When adopting from a shelter, it’s essential to be aware of various circumstances that might affect and smooth the transition over the first few weeks you spend with your new pet.
The decision to bring a pet into your home is the start of a beautiful adventure for you both, but it’s also the turning point in your connection with your pet over the long term.
Do you know the difference between Pet and Domestic Animals? Each pet is an individual with a different background, so puppies and kittens are prepared to find their place in your home. We have to be their compass.
1. Strive for Resilience
The first few days (or even months) that your new pet spends in your home will be difficult for them. According to Miller, staying at a shelter is one of the most stressful conditions for a dog. He says it will take time for your new pet to adjust to his new surroundings and earn your trust as his caretaker.
Teach your dog the proper conduct and home rules, be patient, and utilize positive reinforcement. Make a regular plan to assist your dog in settling in and feeling more at home. Early on, consistency, stability, and predictability work best to lessen concern.
2. Prepare Your New Animal
Before your latest family member arrives, it is essential to have everything your pet needs on hand. Ensure you have a crate, bedding, gates, a litter box, and non-plastic food and drink containers before bringing your pet home. Toys, biscuits, a collar and leash, a toothbrush, and all of the above are beneficial to puppies. A cat tree, laser pointer, pet water fountain, and brush are all useful for cats. It’s not a good idea to run to the pet store the day you bring your new pet home to buy bedding and toys.
Find out what you should do for other fuzzy creatures by asking the shelter or pet store. Try giving your new pet the same food they are accustomed to for at least the first few days to prevent upsetting their digestive system.
3. Provide Enlightenment
Your pet will become bored if they go to a shelter. Pets are constantly stimulated and challenged while in our care. We can produce our cats’ minds and bodies using puzzle toys, fresh catnip from our enrichment garden, hikes, and playfulness.
You may increase your pet’s lifespan by introducing enrichment into your daily routine. Excellent alternatives include taking them on long walks or runs, letting them play physically with their favorite toys, or making an enrichment garden with herbs you can combine with puzzle games.
4. Be Reliable
Make a lifelong commitment to providing your dog with the proper nutrition, exercise, and interaction in addition to veterinary attention and training. When you acquire a dog, you also commit to your community that you will take responsibility for it, including tidying up after it when it goes for walks.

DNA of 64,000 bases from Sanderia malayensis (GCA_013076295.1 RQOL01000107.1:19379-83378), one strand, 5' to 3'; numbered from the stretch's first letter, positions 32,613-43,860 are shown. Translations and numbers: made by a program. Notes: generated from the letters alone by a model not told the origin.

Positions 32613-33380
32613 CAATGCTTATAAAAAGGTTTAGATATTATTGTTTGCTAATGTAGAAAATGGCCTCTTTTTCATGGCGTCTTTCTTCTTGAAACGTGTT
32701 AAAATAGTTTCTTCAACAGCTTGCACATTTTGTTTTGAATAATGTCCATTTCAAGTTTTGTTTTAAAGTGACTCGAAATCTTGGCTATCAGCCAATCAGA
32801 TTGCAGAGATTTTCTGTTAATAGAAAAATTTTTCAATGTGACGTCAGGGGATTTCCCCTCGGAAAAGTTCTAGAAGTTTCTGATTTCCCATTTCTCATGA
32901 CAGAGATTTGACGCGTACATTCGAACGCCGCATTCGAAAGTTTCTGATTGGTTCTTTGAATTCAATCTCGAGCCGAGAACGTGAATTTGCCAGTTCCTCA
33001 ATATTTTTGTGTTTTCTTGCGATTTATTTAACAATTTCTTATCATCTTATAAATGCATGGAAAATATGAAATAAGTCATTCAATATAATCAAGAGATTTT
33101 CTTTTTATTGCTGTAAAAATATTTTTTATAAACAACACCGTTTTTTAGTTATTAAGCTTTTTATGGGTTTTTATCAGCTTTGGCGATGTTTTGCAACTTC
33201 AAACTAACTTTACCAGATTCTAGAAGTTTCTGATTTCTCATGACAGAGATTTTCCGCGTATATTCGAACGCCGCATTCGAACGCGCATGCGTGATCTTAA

Learn about the rules and regulations governing dog ownership in your neighbourhood, and adhere to them by acquiring your dog the appropriate vaccinations and a license.
5. Permit Your New Pet to Freely Explore
It’s typical for a pet to have reservations about its new residence. Give your new pet time to acclimate to its surroundings without other animals or people around to help. It is vital to give the new dog or cat some alone time and space to explore their new home before introducing them to the rest of their new human and animal family. Your new pet can overcome its timidity and become accustomed to the smells of various animals and humans by being allowed to conduct independent investigations.
6. Have Patience
As was already discussed, managing expectations about how you’re pet will respond to their new home and environment is the key to their success after being adopted from a shelter. And much of that is the result of Patience.
The transition from shelter life to a peaceful home can frequently be difficult because of all the many smells, family members, and routines they must immediately learn to live with. It could take nearly time to become used to routine activities and commands. Therefore, being patient will aid in their success.
To help the new pet acclimate, it’s essential to establish the ground rules as soon as they get home. Don’t wait for your new pet to “settle in” before radically altering your expectations and making their life challenging. It’s firmer to break a bad habit than it is to start one. Although it is an exciting and incredibly rewarding experience, getting a new pet requires a lot of work. Everyone will be happy if expectations are established from the beginning, including people. Planning is essential whether you bring home a brand-new puppy, rescue an aging shelter dog, or adopt a feline friend. For instance, don’t let your new dog lay on your bed the first night unless you plan to do so every night.